Christoph Ziegler’s day job consists of running a well-known wine advertising agency in Bad Dürkheim. With the help of his friends (‘Collective Z’), he also tends 1.5 hectares of old vines (planted 25 to 50 years ago) just outside Leistadt in and around the limestone sweet spot of the Berntal valley. It’s a small, secluded corner of the Pfalz, full of forgotten plots arranged in higgledy-piggledy fashion.
This is a rosé made from Dornfelder. Relatively dark in appearance – the wine looks almost like a very light red. On the Collective Z website, Christoph says it’s a ‘herbal bomb’. He’s right: think herbes de Provence on the nose, with rosemary, thyme, tarragon, oregano, etc. Or Ricola eucalyptus. Or – weirdly – squash ball. However, the fruit should not go unmentioned: aromas of ripe, sweet, succulent strawberry, which, come to think of it, remind me of other Pfalz rosés that I have had in my time. The Dornfelder connection.
Savoury notes such as bacon emerge on the second day. The herbal and strawberry duet continues on a medium-bodied, succulent yet dry palate. This wine has plenty of what the Germans call Schmelz – a wine-related term that German-to-English translators love to hate. It’s that ‘glazed’, mellow, almost melted sensation in your mouth. Sometimes it’s as if the wine is coating the palate in a thin, silky film, as is the case here. Sometimes the sensation is chewy. Certainly, the effect is tactile and, at times, even ethereal. Some clever people also think they can smell it.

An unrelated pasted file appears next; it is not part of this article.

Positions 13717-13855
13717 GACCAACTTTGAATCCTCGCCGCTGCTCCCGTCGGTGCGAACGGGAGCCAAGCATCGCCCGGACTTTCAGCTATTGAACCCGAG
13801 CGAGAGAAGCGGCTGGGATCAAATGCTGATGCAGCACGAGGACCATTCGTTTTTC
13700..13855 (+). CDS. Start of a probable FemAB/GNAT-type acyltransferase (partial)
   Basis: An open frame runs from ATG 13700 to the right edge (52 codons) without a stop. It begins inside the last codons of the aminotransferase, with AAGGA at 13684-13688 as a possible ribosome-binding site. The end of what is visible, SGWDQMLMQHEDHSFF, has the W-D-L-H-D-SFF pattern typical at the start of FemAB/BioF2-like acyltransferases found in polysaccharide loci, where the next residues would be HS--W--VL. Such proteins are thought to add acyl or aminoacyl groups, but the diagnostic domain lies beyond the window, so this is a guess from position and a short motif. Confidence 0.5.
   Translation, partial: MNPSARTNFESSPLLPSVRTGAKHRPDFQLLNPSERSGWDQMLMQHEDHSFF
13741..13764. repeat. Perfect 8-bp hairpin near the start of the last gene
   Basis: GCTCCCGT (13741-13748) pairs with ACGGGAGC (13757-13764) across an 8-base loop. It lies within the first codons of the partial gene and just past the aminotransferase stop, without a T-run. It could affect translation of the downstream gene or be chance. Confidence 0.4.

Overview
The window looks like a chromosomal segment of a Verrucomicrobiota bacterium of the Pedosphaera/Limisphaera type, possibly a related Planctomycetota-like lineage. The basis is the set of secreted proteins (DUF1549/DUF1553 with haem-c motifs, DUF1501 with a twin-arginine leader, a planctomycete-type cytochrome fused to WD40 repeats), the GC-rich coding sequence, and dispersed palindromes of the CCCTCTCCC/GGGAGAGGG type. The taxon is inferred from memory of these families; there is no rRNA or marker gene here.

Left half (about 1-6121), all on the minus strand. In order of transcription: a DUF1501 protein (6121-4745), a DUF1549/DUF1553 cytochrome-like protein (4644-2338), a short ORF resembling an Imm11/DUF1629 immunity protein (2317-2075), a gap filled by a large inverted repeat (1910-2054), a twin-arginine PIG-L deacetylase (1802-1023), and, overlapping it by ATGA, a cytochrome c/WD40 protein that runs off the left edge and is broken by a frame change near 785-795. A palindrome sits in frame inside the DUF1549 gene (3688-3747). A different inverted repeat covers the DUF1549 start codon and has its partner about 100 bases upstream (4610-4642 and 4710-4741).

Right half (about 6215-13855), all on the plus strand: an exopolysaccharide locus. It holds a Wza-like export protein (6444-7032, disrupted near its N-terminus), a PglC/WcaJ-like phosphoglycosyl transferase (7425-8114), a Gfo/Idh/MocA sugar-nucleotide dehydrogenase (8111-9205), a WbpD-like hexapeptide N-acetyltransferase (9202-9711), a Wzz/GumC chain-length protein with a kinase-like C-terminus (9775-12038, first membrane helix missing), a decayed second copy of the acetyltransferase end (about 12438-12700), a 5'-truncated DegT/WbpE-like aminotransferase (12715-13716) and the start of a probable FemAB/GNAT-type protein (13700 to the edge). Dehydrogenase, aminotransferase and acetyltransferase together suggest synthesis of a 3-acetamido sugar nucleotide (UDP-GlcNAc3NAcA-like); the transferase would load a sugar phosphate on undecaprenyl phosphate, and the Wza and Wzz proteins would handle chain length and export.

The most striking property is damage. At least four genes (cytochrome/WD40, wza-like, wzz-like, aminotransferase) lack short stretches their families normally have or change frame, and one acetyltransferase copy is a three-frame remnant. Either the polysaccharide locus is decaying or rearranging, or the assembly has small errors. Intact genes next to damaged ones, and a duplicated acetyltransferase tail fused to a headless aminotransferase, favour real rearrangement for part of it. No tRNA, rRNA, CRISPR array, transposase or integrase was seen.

The finish is long and pure.
Manual harvest followed by wild-yeast fermentation, then aged for 10 months in old French oak barrels. No fining or filtering.